And current H1N1 strain lacks "virulent characteristics" of deadly 1918 virus, CDC notes
SATURDAY, May 2 (HealthDay News) -- The scope of the swine flu outbreak in Mexico might not be as great as once thought, test results released Friday in Mexico show.
The New York Times reported that only 397 of 908 suspected cases that were tested turned out to actually be the H1N1 virus. Sixteen of those people have died.
Mexico had reported about 2,500 suspected cases as of Friday, but the real numbers could be half of that if further testing follows the same pattern, the Times reported.
"Apparently the rate of infection is not as widespread as we might have thought," Jose Angel Cordova, Mexico's health minister, told the newspaper. The materials needed for the test were provided to Mexico by the U.S. Centers for Disease Control and Prevention.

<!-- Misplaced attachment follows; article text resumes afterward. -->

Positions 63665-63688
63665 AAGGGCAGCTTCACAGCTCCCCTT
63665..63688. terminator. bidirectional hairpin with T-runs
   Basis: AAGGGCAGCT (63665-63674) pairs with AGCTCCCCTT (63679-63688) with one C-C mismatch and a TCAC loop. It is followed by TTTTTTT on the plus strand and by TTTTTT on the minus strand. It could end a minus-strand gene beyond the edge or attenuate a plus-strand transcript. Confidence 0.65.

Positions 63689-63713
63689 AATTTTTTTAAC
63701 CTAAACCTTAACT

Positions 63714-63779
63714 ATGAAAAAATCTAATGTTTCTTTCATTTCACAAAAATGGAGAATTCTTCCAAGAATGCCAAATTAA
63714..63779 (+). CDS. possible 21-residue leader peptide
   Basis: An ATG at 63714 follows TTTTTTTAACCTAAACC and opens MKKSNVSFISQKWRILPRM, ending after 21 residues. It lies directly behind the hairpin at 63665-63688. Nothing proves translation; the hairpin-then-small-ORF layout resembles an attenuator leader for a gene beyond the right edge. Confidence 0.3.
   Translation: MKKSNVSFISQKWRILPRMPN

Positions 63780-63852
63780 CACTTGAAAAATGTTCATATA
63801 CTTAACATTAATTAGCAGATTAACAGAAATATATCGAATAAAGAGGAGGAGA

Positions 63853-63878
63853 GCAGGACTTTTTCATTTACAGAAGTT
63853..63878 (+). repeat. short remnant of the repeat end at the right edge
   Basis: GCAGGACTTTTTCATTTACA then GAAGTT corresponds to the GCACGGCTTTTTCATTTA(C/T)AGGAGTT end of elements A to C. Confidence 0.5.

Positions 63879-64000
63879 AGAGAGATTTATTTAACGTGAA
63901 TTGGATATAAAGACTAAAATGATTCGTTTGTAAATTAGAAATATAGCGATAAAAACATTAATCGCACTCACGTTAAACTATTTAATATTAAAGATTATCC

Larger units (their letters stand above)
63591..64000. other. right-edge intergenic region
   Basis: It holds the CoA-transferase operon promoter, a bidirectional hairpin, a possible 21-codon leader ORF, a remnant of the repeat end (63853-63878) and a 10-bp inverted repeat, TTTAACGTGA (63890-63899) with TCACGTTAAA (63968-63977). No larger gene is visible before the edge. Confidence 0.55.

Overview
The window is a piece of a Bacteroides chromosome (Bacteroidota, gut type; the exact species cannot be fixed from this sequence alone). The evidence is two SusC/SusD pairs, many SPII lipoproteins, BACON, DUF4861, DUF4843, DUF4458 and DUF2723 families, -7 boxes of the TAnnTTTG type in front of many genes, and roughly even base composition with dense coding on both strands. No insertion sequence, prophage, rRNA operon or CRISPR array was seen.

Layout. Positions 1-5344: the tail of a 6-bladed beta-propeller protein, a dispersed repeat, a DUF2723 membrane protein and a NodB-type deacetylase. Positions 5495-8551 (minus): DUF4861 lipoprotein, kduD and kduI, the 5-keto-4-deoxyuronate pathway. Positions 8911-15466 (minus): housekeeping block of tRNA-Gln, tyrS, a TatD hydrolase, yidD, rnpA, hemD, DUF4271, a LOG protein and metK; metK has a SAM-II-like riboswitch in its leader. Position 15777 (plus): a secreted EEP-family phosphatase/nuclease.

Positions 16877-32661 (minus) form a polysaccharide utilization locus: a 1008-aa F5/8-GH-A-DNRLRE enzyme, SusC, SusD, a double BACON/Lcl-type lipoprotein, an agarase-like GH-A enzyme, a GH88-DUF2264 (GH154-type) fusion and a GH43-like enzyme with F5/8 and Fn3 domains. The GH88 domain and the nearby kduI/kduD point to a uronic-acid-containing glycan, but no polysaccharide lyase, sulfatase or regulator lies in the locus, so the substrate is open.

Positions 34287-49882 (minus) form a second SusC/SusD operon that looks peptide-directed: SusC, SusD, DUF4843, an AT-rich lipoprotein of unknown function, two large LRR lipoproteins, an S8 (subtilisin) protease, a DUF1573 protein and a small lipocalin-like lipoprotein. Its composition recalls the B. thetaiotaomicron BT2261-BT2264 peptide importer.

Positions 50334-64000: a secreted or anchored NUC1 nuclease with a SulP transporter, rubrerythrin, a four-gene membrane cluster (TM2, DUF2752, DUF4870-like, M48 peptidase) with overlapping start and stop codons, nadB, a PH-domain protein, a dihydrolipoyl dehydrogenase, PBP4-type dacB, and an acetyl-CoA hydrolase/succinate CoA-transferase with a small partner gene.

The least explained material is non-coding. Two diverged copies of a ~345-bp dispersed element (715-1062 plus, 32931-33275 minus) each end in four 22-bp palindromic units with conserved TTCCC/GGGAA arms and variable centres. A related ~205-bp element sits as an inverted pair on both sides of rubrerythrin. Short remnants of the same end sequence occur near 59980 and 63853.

CDC officials declined to say what the new numbers might mean, the Times reported.
"We are continuously assessing new information, but it is still too early to draw conclusions about the extent of the spread of this new virus in Mexico or the severity of disease caused by it," Dr. Nancy Cox, chief of the influenza section, told the Times via an e-mail.
Meanwhile, the number of confirmed swine flu cases in the United States has now reached 141 in 19 states, federal health officials reported Friday.
"That's up eight states since yesterday," Dr. Anne Schuchat, interim deputy director for the U.S. Centers for Disease Control and Prevention's science and public health program, said during a teleconference on Friday. "More and more communities are being affected, and more people are being directly impacted by the H1N1 novel virus we are seeing this year. Cases continue to occur."
Cox had some welcome news on the nature of the virus itself. She said during the teleconference that a preliminary analysis of the H1N1 strain finds it lacks certain "virulent characteristics" that made the 1918 flu pandemic strain so deadly.